SOME RULES ABOUT FORMING COMPARATIVES AND SUPERLATIVES • One syllable adjectives generally form the comparative by adding -er and the superlative by adding -est, e.g.:
SPELLING RULES • Note that if a one syllable adjective ends in a single vowel letter followed by a single consonant letter, the consonant letter is doubled, e.g.: thin → thinner, big → biggest. • If an adjective ends in -e, this is removed when adding -er/-est, e.g.: wide → wider/widest. • If an adjective ends in a consonant followed by -y, -y is replaced by -i when adding -er/-est, e.g.: dry → drier/driest.
TWO SYLLABLE ADJECTIVES • two syllable adjectives which end in -y usually form the comparative by adding -er and the superlative by adding -est, (note the change of -y to -i in the comparative/superlative) e.g.:
TWO SYLLABLE ADJECTIVES • two syllable adjectives ending in -ed, -ing, -ful, or -less always form the comparative with more and the superlative with the most, e.g.:
THREE SYLLABLE ADJECTIVES • Adjectives which have three or more syllables always form the comparative and superlative with MORE and THE MOST, e.g.: • The only exceptions are some three syllable adjectives which have been formed by adding the prefix -un to another adjective, especially those formed from an adjective ending in -y. These adjectives can form comparatives and superlatives by using more/most or adding -er/-est, e.g.:unhappy – unhappier – the unhappiest/ the most unhappy
USE OF COMPARATIVES • Comparatives are very commonly followed by than and a pronoun or noun group, in order to describe who the other person or thing involved in the comparison is, e.g.: • John is taller than me. • I think that she’s more intelligent than her sister.
OTHER USES OF COMPARATIVES • Comparatives are often qualified by using words and phrases such as much, a lot, far, a bit/little, slightly etc., e.g.: You should go by train, it would be much cheaper. Could you be a bit quieter? I’m feeling a lot better. Do you have one that’s slightly bigger? • Two comparatives can be contrasted by placing the before them, indicating that a change in one quality is linked to a change in another, e.g.: The smaller the gift, the easier it is to send. The more stressed you are, the worse it is for your health. • Two comparatives can also be linked with and to show a continuing increase in a particular quality, e.g.: • The sea was getting rougher and rougher. • Her illness was becoming worse and worse. • He became more and more tired as the weeks went by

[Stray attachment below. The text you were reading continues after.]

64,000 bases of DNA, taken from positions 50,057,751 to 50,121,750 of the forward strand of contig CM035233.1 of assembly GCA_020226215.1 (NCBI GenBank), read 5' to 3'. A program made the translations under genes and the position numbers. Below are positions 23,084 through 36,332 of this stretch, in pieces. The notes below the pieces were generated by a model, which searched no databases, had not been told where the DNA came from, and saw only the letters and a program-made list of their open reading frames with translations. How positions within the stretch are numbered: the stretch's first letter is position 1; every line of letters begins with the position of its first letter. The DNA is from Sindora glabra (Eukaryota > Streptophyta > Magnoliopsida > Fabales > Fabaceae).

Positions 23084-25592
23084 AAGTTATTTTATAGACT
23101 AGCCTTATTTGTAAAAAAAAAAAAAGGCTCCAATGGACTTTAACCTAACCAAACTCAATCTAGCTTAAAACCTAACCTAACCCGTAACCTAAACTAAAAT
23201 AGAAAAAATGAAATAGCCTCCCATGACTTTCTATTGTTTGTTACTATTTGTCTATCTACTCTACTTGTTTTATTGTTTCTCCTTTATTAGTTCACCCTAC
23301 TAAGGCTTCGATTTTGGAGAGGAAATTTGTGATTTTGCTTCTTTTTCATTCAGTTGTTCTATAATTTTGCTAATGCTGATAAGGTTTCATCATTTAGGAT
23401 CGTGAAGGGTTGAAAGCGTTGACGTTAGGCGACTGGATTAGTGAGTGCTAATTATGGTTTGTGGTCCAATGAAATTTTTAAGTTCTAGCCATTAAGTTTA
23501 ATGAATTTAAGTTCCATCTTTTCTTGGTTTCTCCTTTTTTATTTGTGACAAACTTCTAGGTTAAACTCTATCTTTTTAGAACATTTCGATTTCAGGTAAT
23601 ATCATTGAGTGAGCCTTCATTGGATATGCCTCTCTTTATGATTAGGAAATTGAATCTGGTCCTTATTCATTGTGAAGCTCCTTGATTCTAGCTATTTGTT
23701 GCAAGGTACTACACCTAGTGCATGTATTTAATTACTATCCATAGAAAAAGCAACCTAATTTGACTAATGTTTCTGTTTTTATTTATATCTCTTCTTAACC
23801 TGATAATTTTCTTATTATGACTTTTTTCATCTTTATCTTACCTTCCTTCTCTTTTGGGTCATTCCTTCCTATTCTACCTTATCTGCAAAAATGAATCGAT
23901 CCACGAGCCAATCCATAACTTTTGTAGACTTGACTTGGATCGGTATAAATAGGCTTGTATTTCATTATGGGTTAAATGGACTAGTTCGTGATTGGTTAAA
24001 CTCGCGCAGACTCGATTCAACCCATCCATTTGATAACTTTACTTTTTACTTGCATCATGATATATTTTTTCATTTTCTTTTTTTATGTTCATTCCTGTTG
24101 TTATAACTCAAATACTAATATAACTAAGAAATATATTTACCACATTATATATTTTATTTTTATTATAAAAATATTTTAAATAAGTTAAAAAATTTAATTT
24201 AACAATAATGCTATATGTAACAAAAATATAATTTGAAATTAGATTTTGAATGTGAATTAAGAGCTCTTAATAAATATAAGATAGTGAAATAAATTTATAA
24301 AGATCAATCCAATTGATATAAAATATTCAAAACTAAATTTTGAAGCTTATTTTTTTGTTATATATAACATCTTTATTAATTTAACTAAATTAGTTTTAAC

USE OF SUPERLATIVES • Like comparatives, superlatives can be placed before nouns in the attributive position, or occur after be and other link verbs, e.g.: • the most delicious chocolate cake I’ve ever eaten • Annabel was the youngest • This restaurant is the best • As shown in the second two examples, superlatives are often used on their own if it is clear what or who is being compared. If you want to be specific about what you are comparing, you can do this with a noun, or a phrase beginning with in or of, e.g.: • Annabel was the youngest child • Annabel was the youngest of the children • This restaurant is the best in town.
THE OPPOSITES OF COMPARATIVE AND SUPERLATIVES • we use the forms less (the opposite of comparative more), and the least (the opposite of superlative the most). • Less is used to indicate that something or someone does not have as much of a particular quality as someone or something else, e.g.: • This sofa is less comfortable. • I’ve always been less patient than my sister. • The least is used to indicate that something or someone has less of a quality than any other person or thing of its kind, e.g.: • It’s the least expensive way to travel. • She was the least intelligent of the three sisters.